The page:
Quick Take

    In an incredible performance. Phoenix Coyotes goaltender Brian Boucher allowed his first goal-against in six games on 1/11. He established the NHL’s modern era mark of five shutouts and a record 332 minutes and one second of shutout goaltending. That record is going to live for a very long time.

Story of the Week


    It wasn’t his cleats, though they provided him with a remarkable nickname. It wasn’t the end-zone dance, though that attracted national attention. It was Billy Johnson’s perseverance and production during a 14-year career that stamped him as the most distinguished punt returner in NFL history.

    A relatively small athlete from a relatively small college, Johnson was a charismatic performer for the Houston Oilers and Atlanta Falcons. He also played very briefly for the Washington Redskins. He overcame serious injuries to both knees to set career records for punt returns (282) and yardage (3,317), and he was a dangerous wide receiver as well.

    Johnson first wore white shoes as a high school quarterback, in his tribute to Joe Namath. He took the shoes along to Widener, a Pennsylvania college more renowned for Hollywood legends Cecil B. DeMille and Humphrey Bogart than for football stars. Switched to running back in college, Johnson surpassed nine NCAA records, and added the touchdown dance on one of his frequent trips to the end zone.

    The new form of expression was unleashed upon the NFL during a game at the Astrodome in 1974. Johnson, a 15th. round draft pick, scored on an end-around against the Pittsburgh Steelers and reverted to his college celebration. After that first pro exhibition of spontaneous dance, Johnson sought and received coach "Bum" Phillips’ stamp of approval to continue it. To be sure, the fans loved it, myself included; this "ain’t" the L. A. Philharmonic, man, so have fun!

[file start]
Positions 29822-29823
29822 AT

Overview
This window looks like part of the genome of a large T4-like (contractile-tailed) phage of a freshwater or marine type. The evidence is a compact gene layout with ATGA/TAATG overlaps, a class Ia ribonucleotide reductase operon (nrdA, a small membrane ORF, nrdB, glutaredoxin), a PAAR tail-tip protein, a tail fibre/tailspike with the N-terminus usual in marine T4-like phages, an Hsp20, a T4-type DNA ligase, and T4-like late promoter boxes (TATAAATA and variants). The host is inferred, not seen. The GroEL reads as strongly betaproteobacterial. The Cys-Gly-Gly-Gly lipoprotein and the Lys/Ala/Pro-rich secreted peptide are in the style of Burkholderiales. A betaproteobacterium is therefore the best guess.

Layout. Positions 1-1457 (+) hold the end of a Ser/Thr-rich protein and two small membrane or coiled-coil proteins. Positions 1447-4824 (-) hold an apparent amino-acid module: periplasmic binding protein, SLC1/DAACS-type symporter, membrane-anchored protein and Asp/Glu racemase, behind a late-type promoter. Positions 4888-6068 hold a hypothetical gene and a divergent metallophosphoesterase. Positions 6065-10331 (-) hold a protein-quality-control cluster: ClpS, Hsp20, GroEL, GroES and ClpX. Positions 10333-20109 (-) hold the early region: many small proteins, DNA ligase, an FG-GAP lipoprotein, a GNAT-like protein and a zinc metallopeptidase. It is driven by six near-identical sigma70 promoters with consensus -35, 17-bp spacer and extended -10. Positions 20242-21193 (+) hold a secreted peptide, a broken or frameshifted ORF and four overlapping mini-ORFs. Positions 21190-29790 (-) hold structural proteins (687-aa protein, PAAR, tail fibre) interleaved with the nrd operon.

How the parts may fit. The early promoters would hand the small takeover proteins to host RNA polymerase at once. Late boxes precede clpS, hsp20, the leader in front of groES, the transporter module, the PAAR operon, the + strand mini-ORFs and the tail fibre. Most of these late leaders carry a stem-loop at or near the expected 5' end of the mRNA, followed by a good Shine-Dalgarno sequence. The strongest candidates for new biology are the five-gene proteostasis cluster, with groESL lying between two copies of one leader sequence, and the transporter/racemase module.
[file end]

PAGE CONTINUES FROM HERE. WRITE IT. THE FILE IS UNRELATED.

In 1975, Johnson’s routine became a regular feature when he brought back three punts and one kickoff for touchdowns, tying the four-kick NFL single-season record. He was denied sole possession of the record when a punt return for 75 yards was stopped at the one-yard line. After leading the league with a 15.3 yards punt-return average, he received the first of three Pro Bowl nominations, and was voted MVP of the game after scoring on a 90-yard punt return.

    "He was even more exciting in practice," recalled Coach Phillips. "We didn’t have anyone who could tackle him. He was so elusive."

    Surgery to Johnson’s left knee and then his right knee virtually wiped out the 1978 and 1979 seasons, and he didn’t return a single kick in 1980, prompting him to leave for the Canadian Football League. But he got a call from Atlanta, and joined the Falcons in 1982. In 1983, after leading the team with 64 receptions and returning punts for 489 yards, Johnson was honored as the NFL’s Comeback Player of the Year.

    By the time he retired, the 5-9, 170-pound Billy Johnson had gained the reputation of a giant with great big white shoes to fill.

Last Week’s Trivia

    Who is the oldest player in NFL history to rush for two or more touchdowns in a game? In 2003 against Minnesota, San Diego’s Doug Flutie rushed for two TD’s and passed for yet another two TD’s. At 41 years of age, he became the oldest player----not just quarterback----in league history to rush for two scores. The guy is amazing!

Trivia Question of the Week

    He set a major league record with 24 hits in 14 post-season games one year. Those games included the LCS and the World Series. In that same year, he won MVP honors in the LCS. Who is he? See next week’s Sports Junkie for the answer.